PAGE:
All of this could be moot if they just preserved the file name (or appended their unique id to the end), which is the one reliable, well-known and accesible form of metadata for images. I imagine you're aware how deficient a tool google search-by-image is compared to an actual web search, and having an author name or work title to start with gives you a much greater chance of success in tracking down the original source of an image, or at least some more information.

                You're right that countless other CMS' are guilty of this destruction of metadata, but Flickr at least is a different case both because its files are generally uploaded by their creators, and their filenames contain a unique string that can trace you back to the account, though of course that's non-obvious.

                • relaxing says:

                  "My main point here is that they could be doing this in a way that by-default respects the wishes of the initial creator/namer of the image"

                  Wait, what way is that?

                  I mean, if people aren't using the bookmarklet, that sucks because tumblr-ing any other way is doing it the hard way.

                  But it seems like your argument hinges on people naming their files something human-identifiable, such as artst_name-work_title.jpg, and how often does that actually occur? The creators aren't doing it -- I never get files from photographers that look like that. And anyone who can't be bothered to attribute on their blog isn't going to do it when they originally rip it off the web.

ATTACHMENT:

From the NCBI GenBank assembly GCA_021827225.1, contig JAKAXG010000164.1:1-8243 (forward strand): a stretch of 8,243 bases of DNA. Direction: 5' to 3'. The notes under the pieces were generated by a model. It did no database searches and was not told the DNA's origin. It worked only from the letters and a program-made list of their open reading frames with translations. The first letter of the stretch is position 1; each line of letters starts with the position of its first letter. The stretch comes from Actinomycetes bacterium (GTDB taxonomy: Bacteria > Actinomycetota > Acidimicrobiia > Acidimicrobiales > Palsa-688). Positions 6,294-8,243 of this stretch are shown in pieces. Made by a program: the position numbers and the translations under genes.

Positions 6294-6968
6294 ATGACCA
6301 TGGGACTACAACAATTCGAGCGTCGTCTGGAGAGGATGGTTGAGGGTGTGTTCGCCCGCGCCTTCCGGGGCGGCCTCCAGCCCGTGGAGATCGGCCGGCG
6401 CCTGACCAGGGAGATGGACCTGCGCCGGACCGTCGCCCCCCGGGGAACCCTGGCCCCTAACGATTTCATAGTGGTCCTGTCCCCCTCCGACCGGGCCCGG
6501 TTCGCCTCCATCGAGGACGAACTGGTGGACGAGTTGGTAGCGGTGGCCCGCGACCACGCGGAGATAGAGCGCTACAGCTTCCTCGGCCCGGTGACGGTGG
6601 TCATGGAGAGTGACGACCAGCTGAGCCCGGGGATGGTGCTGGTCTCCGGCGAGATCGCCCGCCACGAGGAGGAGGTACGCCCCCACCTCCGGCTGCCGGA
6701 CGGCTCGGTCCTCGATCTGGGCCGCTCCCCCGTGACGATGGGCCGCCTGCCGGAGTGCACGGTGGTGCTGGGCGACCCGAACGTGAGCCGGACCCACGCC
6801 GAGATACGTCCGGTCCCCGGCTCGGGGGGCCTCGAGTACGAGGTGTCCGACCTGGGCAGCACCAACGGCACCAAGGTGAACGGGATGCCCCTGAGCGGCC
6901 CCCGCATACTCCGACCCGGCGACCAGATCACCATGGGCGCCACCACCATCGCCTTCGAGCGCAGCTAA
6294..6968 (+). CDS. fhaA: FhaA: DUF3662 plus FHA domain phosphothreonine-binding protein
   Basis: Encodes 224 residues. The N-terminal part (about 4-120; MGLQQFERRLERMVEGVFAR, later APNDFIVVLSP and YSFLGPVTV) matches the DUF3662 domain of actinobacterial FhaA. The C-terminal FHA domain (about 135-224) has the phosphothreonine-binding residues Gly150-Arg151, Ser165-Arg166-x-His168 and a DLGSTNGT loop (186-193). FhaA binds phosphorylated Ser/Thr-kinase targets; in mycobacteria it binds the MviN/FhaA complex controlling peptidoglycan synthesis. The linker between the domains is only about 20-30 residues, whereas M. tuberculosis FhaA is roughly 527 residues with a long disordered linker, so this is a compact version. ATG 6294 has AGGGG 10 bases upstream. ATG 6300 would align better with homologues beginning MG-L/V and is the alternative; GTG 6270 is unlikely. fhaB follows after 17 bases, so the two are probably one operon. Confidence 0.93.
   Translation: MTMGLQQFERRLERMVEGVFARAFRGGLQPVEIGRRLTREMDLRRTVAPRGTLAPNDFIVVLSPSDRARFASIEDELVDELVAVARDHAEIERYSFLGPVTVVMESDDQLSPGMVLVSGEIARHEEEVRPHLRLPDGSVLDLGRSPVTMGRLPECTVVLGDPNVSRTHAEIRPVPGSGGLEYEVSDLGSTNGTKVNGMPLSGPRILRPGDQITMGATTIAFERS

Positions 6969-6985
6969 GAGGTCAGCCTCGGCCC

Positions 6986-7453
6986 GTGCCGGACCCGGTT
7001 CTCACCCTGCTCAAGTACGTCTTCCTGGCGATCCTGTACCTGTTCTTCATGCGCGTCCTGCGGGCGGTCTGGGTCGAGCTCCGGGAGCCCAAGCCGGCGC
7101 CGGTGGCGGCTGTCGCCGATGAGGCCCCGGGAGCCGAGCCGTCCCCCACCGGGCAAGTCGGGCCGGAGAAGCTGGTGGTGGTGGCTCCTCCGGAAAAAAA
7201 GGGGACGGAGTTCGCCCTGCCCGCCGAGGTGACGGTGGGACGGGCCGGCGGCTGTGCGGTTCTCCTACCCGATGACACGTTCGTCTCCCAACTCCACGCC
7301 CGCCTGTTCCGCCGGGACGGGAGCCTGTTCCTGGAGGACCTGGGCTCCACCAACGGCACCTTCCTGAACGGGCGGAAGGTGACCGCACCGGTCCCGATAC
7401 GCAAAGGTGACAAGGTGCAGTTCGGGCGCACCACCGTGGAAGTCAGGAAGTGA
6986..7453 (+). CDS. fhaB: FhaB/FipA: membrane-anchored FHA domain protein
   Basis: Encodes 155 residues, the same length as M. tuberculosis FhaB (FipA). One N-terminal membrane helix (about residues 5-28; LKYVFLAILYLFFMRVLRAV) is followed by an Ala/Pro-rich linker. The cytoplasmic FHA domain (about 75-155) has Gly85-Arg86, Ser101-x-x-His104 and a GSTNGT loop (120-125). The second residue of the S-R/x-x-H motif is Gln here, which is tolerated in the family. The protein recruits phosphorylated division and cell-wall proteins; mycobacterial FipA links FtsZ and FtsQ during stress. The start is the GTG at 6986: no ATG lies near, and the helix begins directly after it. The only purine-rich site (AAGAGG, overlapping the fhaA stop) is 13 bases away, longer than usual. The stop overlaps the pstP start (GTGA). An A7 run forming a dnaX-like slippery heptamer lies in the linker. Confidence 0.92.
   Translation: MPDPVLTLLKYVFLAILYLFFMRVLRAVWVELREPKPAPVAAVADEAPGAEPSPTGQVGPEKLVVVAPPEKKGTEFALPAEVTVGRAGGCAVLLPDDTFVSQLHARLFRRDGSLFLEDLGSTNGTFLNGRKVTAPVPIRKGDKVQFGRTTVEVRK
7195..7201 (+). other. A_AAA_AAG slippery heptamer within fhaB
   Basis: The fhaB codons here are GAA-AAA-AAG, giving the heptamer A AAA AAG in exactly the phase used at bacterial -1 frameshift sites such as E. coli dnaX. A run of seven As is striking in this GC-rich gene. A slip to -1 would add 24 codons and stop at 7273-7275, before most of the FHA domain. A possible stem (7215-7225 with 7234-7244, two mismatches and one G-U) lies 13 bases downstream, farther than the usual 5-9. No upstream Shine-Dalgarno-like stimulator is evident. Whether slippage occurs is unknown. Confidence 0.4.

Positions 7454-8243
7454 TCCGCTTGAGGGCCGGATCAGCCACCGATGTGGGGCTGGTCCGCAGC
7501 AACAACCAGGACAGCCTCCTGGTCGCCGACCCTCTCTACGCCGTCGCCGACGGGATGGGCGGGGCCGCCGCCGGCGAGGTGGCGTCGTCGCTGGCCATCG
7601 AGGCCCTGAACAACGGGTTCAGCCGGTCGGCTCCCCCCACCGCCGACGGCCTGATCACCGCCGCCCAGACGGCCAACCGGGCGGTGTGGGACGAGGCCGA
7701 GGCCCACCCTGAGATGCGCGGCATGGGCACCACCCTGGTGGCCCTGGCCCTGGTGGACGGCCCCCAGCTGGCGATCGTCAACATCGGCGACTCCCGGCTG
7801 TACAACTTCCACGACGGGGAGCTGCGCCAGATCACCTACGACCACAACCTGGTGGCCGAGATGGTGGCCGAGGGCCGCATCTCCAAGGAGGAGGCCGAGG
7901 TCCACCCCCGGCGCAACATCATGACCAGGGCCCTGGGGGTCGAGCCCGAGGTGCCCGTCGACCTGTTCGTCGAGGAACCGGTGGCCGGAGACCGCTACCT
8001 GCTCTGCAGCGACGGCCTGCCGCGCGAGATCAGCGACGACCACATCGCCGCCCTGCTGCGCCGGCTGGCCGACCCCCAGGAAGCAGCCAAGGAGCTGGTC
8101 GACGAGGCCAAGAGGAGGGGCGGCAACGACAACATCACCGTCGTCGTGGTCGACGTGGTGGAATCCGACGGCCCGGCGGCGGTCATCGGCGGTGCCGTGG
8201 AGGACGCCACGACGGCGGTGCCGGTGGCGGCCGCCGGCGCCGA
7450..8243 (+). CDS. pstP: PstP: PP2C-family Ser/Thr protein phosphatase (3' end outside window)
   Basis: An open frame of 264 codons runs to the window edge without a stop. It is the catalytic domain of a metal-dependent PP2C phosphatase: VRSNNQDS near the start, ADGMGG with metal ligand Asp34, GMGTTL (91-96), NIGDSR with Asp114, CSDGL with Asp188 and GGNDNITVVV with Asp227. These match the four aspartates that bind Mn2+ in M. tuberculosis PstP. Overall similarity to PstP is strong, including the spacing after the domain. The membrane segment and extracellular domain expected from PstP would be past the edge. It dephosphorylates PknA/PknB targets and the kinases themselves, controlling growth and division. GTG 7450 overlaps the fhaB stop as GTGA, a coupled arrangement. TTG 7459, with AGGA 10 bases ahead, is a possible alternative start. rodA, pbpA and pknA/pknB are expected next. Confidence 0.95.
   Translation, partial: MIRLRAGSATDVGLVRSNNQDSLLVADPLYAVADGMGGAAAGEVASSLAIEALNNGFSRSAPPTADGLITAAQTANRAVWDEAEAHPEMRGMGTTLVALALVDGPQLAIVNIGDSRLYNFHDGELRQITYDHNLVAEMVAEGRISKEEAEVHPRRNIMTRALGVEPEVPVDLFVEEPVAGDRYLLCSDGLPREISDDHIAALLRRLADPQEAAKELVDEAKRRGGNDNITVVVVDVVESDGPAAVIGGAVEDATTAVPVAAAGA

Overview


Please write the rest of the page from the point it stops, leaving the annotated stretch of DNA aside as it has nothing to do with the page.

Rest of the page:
• jwz says:

                    It's true that nobody ever gives their image files sensible names, but it's also true that searching for 5234534987695.jpg or img_4725.jpg often works.

                  • asan102 says:

                    Well I think you're being obtuse, but for my last response, to answer your question, how often does that actually occur : fairly often. You don't think people on the internet use filenames to provide information about images? A few samples GIS searches will reveal that the great majority of returned files have something useful in their name, and in face are probably discoverable in search largely for that reason. No, it's certainly not a universal behavior but my point is that the designers of these infrastructures could enable the option of creators including some simple, useful, widely-accesible metadata in the form of a filename which they could be somewhat confident will propagate along with their work; as it is they are destroying that possibility (unless you think it's justifiable for them to live in a fantasy world where everyone knows what IPTC data is and how to access it).

                  • relaxing says:

                    Of course this all YMMV territory, and probably depends on the circles you traffic in. My assumption was that if Google has indexed an image filename, it has probably fed that file into their magical image-recognition databanks? I've frequently tried searching on filenames; it seems to stump the search engine about as frequently as "search by images."